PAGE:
I have been re-reading NT Wright’s chapter on the “The Surprise of Resurrection” in Jesus: the final days, where he corrects some doubtful christian ideas about the resurrection, and offers reasons why we should regard the gospel accounts as basically historical.
Pagans in Roman Empire in the first century might believe in an afterlife, but they didn’t believe in bodily resurrection. Jews, on the other hand, mostly believed in bodily resurrection of the righteous, but they expected it at the end of this age and the beginning of God’s new age.
The christian idea of resurrection was very distinctive and different from these views.
Resurrection was central and vital to christian belief
You could take resurrection out of Jewish belief and it would make little difference, but it was absolutely central in first century christianity. Many ethical, doctrinal and evangelistic teachings in the Epistles, and in Acts, were built on Jesus’ resurrection. So Paul could say (1 Corinthians 15) that without Jesus’ resurrection, christian faith is futile, and in Athens (Acts 17) his message focused so much on resurrection that his hearers thought he was speaking of two gods, Jesus and Anastasis (Greek for resurrection).
It seems to me that we have lost some of that emphasis today.
Resurrection was bodily
The Jews were familiar with the idea that a person (or their “angel”) could appear to grieving relatives after their death, but they didn’t use words like “resurrection” to describe these brief experiences. In contrast, the christian view of Jesus’ resurrection, right from the beginning, was that he had a physical body that could eat and be touched, but a transformed body that had the ability to appear, disappear and move through walls.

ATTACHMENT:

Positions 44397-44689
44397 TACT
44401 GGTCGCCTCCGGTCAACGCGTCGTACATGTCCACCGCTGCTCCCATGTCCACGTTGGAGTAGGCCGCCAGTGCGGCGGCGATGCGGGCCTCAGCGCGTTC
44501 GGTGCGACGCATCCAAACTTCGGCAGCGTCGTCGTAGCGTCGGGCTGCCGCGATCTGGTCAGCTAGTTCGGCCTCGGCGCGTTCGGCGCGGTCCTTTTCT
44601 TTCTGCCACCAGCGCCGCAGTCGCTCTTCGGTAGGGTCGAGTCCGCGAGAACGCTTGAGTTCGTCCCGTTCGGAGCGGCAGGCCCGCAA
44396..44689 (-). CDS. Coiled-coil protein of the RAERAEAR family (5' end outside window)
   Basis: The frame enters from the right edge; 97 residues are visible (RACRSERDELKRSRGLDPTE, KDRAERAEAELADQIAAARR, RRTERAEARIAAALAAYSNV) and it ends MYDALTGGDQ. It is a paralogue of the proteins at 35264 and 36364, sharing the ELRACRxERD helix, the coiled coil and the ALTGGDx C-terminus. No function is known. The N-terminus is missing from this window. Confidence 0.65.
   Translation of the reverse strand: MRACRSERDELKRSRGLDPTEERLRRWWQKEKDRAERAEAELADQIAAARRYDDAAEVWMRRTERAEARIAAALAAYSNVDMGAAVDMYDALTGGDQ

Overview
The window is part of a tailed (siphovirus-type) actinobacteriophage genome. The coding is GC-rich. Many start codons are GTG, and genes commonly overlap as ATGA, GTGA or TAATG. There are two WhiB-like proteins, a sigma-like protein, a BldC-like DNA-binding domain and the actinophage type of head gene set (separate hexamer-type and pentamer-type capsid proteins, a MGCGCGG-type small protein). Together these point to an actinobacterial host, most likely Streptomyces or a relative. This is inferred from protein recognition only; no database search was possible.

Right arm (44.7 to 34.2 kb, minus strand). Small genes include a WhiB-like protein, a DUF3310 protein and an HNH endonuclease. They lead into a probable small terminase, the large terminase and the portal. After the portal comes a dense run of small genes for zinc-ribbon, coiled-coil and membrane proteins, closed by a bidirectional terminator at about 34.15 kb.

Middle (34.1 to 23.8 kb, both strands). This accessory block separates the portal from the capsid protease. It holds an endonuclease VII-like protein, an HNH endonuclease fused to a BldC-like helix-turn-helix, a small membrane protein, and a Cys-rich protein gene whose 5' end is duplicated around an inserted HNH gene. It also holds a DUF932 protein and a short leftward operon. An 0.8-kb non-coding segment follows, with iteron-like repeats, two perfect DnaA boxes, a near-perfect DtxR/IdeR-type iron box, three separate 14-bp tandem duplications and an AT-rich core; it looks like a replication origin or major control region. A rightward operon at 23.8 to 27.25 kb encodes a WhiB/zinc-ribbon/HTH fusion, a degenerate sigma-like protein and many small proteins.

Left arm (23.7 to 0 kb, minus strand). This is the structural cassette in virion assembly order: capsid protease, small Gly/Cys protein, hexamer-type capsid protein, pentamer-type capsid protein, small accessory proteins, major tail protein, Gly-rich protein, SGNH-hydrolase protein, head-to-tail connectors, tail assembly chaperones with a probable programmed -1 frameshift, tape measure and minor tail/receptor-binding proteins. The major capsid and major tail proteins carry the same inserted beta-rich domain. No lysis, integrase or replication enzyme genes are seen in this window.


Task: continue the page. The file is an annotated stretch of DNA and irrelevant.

And so the christians believed that they too would be resurrected into God’s new age. They rarely described this as anything like going to heaven when we die, as most modern christians would do, but rather as living a bodily existence in a transformed world.
A dying Messiah?
For the Jews, the Messiah was God’s chosen king who would conquer Israel’s enemies and restore Israel and Jerusalem as the premier nation on earth. He could not be defeated or die, and he certainly could never have suffered the shameful death of crucifixion. Apparently there were cases where Jews followed a Messianic claimant who was subsequently killed, and this led to them concluding that he couldn’t have been the Messiah, and instead they looked to someone else.
But many scholars believe that it was the disciples’ experience of seeing the risen Jesus, and their belief in his resurrection, that led to their belief that Jesus was Messiah, Lord, the divine son of God.
Contributing in the new creation
The Jews believed that God, through his Messiah, would begin a new age of shalom. The christians came to believe that not only did Jesus’ resurrection begin that new age, but Wright says:
“With the resurrection of Jesus, the early Christians believed not only that God had begun the long-awaited new creation, but that he had enlisted them, through the spirit of Jesus, as helpers within that project.”
This has huge implications for how we live as christians today (something I’ll come back to in another post).
But did it really happen?
How did belief in the resurrection come about? Were the disciples so overcome with grief that they imagined they saw him alive as a way subconsciously to deal with their grief and cognitive dissonance, and subsequently developed the confused and legendary stories of the visits to the empty tomb?
Wright offers a number of reasons to believe the core of the stories is historical.
At first sight, the stories of the empty tomb and Jesus’ appearances to his disciples appear contradictory. Who visited the tomb? Were the appearances in Jerusalem or Galilee? It is possible to harmonise the stories, but this resolution is not obvious or necessarily historically correct.